I was all up for it. I said I want it soooo big, that it does not need to run all week. Like the bigger the better (hehehe) Like I prefer it large enough to get the water without needing to store canisters of water in our flat. They recommended the double RO custom built, with a pump. Tested, connected, all set for easy installation. I made the order, and it came some days later.
I had decided it had to go into the cupboad under our kitchen sink. That back there we had some 55cm high wall space, and then I would not need to see it, and to change cylinders would be only every 6 months, so who cares how difficult it is to crawl there…but it would still be close and hidden and handy.
All in all the entire installation took 2 evenings, from which first went to understanding how dishwasher legs can be lowered (there is a screwhole you turn in front lower panel, doh!) Once we had plugged an extension lead to the mains, thus enabling ourselves to have an actual electric socket under the sink, it was couple of screws, lifted in and turn it on to test. And oh boy does it work. Our small system produces over 1000 liters/24 hours.
Now, you cannot put pure RO water into an aquarium. Or yes you can, but then your fish become stargazers and you get to go and deposit more of your funds to the local aquarium store. Basically what RO does is that it removes all the salts from the water. RO water tastes..wet. Just wet. Its not really water, because curiously water tastes like water, or rather a selection of salts that have dissolved into that water. But when you remove these salts, its just..nothing, its wet.
Fish on the other hand live in water, and they have salts inside their bodies. So if we were to put fish into pure RO water, the salts from inside these fish would start to exit into the water. The fish would die, from lack of electrolytes. Fish actually die if they are in pure water.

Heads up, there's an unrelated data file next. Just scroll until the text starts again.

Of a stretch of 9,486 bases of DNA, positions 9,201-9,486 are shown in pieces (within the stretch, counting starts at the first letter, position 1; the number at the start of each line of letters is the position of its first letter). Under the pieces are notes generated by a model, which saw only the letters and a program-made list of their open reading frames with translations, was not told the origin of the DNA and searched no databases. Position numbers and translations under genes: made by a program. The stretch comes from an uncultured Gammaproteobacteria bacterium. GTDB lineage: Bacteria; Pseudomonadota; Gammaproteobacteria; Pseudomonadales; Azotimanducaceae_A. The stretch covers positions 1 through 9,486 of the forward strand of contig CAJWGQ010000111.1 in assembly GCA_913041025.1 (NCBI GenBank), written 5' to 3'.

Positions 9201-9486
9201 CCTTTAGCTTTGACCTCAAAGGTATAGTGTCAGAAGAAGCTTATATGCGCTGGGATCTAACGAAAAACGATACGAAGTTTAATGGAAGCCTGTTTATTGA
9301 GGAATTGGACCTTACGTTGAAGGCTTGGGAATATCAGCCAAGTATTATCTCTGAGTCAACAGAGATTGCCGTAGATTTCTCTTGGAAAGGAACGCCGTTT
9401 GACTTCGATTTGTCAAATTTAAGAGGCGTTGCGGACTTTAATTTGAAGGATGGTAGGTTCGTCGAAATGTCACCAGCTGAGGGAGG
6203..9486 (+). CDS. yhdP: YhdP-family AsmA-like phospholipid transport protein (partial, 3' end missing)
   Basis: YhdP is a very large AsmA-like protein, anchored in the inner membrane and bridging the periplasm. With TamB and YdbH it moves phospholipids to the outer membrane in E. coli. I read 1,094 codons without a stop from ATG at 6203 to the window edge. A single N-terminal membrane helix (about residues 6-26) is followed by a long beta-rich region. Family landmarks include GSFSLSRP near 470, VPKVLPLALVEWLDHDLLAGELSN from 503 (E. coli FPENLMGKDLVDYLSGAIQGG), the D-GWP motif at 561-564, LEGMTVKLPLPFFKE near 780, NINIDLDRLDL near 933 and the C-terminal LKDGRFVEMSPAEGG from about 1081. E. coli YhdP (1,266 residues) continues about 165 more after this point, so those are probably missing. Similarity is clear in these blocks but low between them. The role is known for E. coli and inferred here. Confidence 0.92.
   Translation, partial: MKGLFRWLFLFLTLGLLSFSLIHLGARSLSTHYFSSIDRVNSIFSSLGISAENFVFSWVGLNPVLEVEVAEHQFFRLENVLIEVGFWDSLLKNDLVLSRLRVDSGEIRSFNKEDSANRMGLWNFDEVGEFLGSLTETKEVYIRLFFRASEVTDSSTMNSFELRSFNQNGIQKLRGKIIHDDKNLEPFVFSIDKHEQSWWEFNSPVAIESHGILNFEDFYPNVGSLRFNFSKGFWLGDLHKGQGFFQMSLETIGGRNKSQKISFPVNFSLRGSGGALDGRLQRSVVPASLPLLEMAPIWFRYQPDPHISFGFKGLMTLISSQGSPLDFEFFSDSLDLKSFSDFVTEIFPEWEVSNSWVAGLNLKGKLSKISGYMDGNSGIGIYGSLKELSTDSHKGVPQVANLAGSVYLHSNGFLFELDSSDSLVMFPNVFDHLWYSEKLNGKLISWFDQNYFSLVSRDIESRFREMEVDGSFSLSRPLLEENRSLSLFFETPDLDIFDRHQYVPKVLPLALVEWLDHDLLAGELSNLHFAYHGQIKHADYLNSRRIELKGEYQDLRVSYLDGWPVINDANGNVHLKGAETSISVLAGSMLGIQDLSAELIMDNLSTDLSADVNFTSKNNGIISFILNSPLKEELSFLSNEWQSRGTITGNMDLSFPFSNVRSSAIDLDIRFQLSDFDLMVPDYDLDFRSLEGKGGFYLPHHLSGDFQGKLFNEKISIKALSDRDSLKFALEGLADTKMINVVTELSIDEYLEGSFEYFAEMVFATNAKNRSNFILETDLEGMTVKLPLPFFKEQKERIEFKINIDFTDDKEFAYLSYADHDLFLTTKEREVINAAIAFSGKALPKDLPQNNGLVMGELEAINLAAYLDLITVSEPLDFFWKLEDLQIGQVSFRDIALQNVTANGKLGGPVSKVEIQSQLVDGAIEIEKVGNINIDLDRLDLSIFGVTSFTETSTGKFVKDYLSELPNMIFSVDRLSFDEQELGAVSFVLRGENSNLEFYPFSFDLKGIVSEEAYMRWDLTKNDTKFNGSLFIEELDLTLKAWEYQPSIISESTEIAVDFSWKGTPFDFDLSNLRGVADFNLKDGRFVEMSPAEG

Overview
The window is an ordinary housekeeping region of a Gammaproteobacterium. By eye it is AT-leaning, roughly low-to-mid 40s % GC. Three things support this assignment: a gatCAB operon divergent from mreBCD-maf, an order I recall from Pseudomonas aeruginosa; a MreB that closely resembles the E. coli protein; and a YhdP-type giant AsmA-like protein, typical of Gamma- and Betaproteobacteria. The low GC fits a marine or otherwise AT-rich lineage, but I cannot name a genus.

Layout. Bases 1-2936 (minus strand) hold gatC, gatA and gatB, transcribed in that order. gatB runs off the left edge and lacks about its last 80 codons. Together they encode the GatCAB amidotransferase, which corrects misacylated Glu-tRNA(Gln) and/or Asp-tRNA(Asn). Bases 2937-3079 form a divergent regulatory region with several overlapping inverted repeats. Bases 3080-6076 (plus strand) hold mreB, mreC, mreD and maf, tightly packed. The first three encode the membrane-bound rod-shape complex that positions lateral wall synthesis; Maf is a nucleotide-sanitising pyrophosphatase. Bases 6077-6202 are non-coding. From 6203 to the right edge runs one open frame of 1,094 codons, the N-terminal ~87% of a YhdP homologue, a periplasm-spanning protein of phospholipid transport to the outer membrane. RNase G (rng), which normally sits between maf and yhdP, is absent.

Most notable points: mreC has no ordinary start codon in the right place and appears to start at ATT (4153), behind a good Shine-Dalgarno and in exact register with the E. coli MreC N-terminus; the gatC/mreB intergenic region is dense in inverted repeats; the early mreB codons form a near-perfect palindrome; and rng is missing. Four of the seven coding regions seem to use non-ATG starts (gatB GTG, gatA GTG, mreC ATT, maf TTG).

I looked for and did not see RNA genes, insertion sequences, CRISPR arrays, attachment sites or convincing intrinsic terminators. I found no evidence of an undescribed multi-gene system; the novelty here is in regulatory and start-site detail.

So we need to add minerals to compensate for those we took out. We remove pretty much all, and then we add what we want. That way you get to control what is in the water. Happy fish, happy owner. You add too much, fish die. You put too little, also fish die. But the difference is that you choose what enters the water. You remove whats not good for your fish or aquarium. With tap water we are at the mercy of the water company. If their technician turns wrong valve our fish pay the cost. Also in tap water there are tons of additives, that are not poisonous to us humans, but absolutely destroy aquatic life.
So I bought a petshop own brand remineralising powder, and after quick guess-calculation I desided I needed to put 4 teasoons / 20 litres. I dolloped them in after each RO container, and like a rock they fell on the dark substrate. It said they’d dissolve within few minutes. No They Don’t.
I consulted dr Google, and saw an advert for Seachem Replenish. A lovely bottled liquid version that would remineralize freshwater tanks. So I ebay’d it and few days later I had a liquid remineralising agent. Easier to dose, tidy, dissolves. Just what I needed, right?